By Beth Black and Hailley Fargo
Recognizing that underclassmen students at Penn State were often overwhelmed by the process of identifying and applying for fellowships, student engagement librarian Hailley Fargo teamed up with Caitlin Ting, director of the University Fellowships Office, to create the Spark Program. In this interview she shares how they launched their collaboration, what inspired them, and how the program has evolved.
Thanks for talking with me! How did you and Caitlin come to work with first- and second-year students on the issue of fellowships?
Caitlin and I became friends in 2017 after sitting next to each other at a student resource fair. Our conversations helped us realize that we wanted our undergraduate students to be more aware of our services in order to take full advantage of our resources during their time at Penn State. From these conversations, the Spark Program was created. We’ve led the Spark Program three times and continue to refine and enhance the collaboration between our two offices.
Where did your inspiration come from, and how have you structured the program?
Our inspiration for Spark came from the University of Buffalo’s Spark program. We borrowed their 7-week model for our first Spark cohort. In preparation, we drafted learning outcomes for what we hoped participants would achieve
- Recognizing their eligibility for fellowships, and identifying the process and resources for applying.
- Being able to construct a strong personal statement that leverages their strengths and showcases their experiences.
- Discovering new opportunities at Penn State to be engaged and involved with their community on a campus, local, or global level.
- Viewing the Libraries as a partner/collaborator in the process of applying for fellowships, conducting independent research, and other academic work.
Can you share some of your experiences with the program so far?
Our first iteration of Spark had 21 first-year students who learned about writing personal mission statements, how to overcome obstacles throughout their college career, how to get started with undergraduate research, and how to get involved locally and globally. Our end-of-program survey shed a lot of light on what worked well, and how Caitlin and I could improve for future iterations. We realized the first-year program should focus less on the fellowship process and more on gaining a holistic picture of the institution, while making sure the students understood the Fellowships Office and Libraries were here to support them throughout their entire undergraduate career.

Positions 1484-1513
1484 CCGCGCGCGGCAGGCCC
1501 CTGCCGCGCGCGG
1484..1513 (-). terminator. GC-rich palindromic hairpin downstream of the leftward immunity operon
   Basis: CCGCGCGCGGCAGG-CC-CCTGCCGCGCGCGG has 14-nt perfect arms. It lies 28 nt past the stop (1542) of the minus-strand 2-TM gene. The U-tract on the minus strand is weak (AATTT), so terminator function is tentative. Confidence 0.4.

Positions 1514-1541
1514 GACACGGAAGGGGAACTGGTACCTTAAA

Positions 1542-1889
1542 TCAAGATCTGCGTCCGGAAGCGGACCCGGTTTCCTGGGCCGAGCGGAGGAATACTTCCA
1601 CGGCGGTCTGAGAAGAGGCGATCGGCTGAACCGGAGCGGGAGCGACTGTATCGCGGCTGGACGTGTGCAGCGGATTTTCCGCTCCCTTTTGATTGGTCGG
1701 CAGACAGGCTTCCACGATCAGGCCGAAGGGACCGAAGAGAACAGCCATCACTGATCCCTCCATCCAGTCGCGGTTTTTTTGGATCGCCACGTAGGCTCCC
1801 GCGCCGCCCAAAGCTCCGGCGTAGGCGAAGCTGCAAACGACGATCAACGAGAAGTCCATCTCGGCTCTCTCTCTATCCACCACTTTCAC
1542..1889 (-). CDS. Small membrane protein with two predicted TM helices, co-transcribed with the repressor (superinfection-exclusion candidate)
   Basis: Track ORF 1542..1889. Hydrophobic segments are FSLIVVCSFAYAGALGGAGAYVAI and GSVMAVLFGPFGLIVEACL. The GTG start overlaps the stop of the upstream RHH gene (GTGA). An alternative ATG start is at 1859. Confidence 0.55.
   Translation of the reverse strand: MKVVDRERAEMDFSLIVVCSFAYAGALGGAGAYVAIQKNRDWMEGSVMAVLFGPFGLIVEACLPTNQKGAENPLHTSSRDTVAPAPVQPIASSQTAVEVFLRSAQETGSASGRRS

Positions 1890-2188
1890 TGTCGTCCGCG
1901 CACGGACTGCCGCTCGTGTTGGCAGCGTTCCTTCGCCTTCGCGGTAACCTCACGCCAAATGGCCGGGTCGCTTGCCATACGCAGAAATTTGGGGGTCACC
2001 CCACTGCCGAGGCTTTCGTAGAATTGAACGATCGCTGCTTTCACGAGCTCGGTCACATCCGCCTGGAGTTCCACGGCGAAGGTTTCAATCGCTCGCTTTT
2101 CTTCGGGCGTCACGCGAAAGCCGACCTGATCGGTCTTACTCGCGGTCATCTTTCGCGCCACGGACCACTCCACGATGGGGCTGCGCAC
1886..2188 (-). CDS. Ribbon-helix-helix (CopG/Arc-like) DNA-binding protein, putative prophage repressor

In fall 2018, we hosted Spark 2.0 for sophomore students interested in applying to a fellowship opportunity. This 7-week program focused on how to write a compelling personal statement, how to ask for reference letters, and how to showcase your experience. It was a smaller cohort, but this allowed Caitlin and I to support these students more fully as they worked their way through a fellowship application.
This spring we led a revised version of our first-year Spark program. With this set of 22 students, we presented our offices on day one, and used the next weeks to bring in a wide variety of guest speakers. They provided great insight and advice on topics like undergraduate research, study abroad, internships, how to use the Writing Center, and more. In my co-lead role, I also had the chance to meet individually with all 22 students and connect each student to a variety of library resources (group study rooms, subject librarians, interlibrary loan, etc.).
What’s next for your program?
We continue to brainstorm new ways to enhance the Spark Programs. We are considering half-day workshops, adding another session of the program at a different time, and bringing in new guests, based on the feedback from our participants. I believe the University Fellowships Office is a valuable connection for the Libraries and have gotten a lot out of this collaboration. If you’re interested in this work, feel free to contact me to discuss Spark further, or go talk to your local Fellowships Office!
Hailley Fargo is the Student Engagement Librarian at Penn State University - University Park campus. This role is a liaison with non-academic units, collaborates with colleagues to create an aligned approach to student engagement, and explores ways to enhance library student employment. Hailley's research interests include peer-to-peer services in academic libraries, information literacy, and undergraduate research. Hailley is a co-founder of The Librarian Parlor, a blog dedicated to building community around LIS research. Check her out on Twitter @hailthefargoats.